This chapter shall not be construed to weaken or undermine in any manner any human health, public or worker rights, public welfare, environmental, or other protection established under statute. This chapter shall not be construed to affect the authority or requirement for an agency to adopt regulations as provided by statute. Rather, it is the intent of the Legislature to ensure that state agencies focus more efficiently and directly on their duties as prescribed by law so as to use scarce public dollars more efficiently to implement the law, while achieving equal or improved economic and public benefits.

Article  4. Chapter Repeal

11366.5.
  This chapter shall remain in effect only until January 1, 2020, and as of that date is repealed, unless a later enacted statute, that is enacted before January 1, 2020, deletes or extends that date.

SEC. 2.

 This act is an urgency statute necessary for the immediate preservation of the public peace, health, or safety within the meaning of Article IV of the Constitution and shall go into immediate effect. The facts constituting the necessity are:
In order for state agencies to timely complete a full review of regulations by the 2019 deadline, it is necessary that this act take effect immediately.
SECTION 1.

The Legislature finds and declares the following:

(a)In 2013, the United States Department of Housing and Urban Development (HUD) reported that California has nearly 40,000 chronically homeless persons, which is 36 percent of the total chronically homeless population of the United States. This is due in large part to an insufficient amount of affordable housing in California.

(b)HUD also reported that there are over 15,000 homeless veterans in California.

(c)Several studies, including one by the Journal of the American Medical Association, have demonstrated that it is far more cost effective and efficient to provide the homeless with permanent, supportive housing through “rapid rehousing” and “housing first” initiatives. These measures also reduce the cost to governments of funding shelters and emergency services.

SEC. 2.Chapter 1 (commencing with Section 15290) is added to Part 6.6 of Division 3 of Title 2 of the Government Code, to read:
1.Rapid Rehousing Enhancement Program
15290.

For the purposes of this chapter, the following definitions shall apply:

(a)“Department” means the Department of Housing and Community Development.

(b)“Homeless” has the same meaning as defined in Section 576.2 of Title 24 of the Code of Federal Regulations.

(c)“Enhancement program” means the program established pursuant to this chapter for distributing funds to counties and private nonprofit organizations.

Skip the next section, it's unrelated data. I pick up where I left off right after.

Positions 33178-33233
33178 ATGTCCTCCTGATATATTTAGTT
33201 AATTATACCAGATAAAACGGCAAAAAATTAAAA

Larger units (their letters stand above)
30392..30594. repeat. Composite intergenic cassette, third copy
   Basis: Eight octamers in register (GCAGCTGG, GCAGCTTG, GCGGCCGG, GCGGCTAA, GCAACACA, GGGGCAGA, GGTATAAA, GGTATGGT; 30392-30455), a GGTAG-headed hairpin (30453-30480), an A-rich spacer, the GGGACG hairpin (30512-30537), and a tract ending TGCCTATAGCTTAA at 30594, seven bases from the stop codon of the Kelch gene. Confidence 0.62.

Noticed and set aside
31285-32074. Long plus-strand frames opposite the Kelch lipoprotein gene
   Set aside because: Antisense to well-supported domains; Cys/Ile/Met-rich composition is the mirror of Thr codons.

(d)“Private nonprofit organization” has the same meaning as defined in Section 11371 of Title 42 of the United States Code.

15290.5.

(a)Upon appropriation of funds in the annual Budget Act, the department shall establish an enhancement program for awarding grants to counties and private nonprofit organizations that operate a rapid rehousing program. The department shall administer the enhancement program.

(b)The department shall develop guidelines to select four counties or private nonprofit organizations to participate in the enhancement program. Eligible counties and private nonprofit organizations shall include counties and private nonprofit organizations eligible to receive funds from the state pursuant to the federal Emergency Solutions Grants Program (42 U.S.C. Sec. 11371 et seq.) with a demonstrated high funding need. The department shall select counties and private nonprofit organizations by giving priority to those counties or private nonprofit organizations with existing rapid rehousing programs that have demonstrated effectiveness in providing rapid rehousing for individuals and veterans of the United States military experiencing homelessness.

(c)Counties and private nonprofit organizations selected to receive funds pursuant to this section shall comply with the reporting requirements as required by the department under state and federal regulations implementing the Emergency Solutions Grants Program (42 U.S.C. Sec. 11371 et seq.).

(d)The department shall distribute an equal amount of the money received pursuant to this section each year, less any amount deducted for administrative purposes, to each of the selected counties and private nonprofit organizations.

(e)The department may use up to 5 percent of the money received pursuant to this section for the purpose of administering this chapter.

15291.

This chapter shall remain in effect only until July 1, 2018, and as of that date is repealed.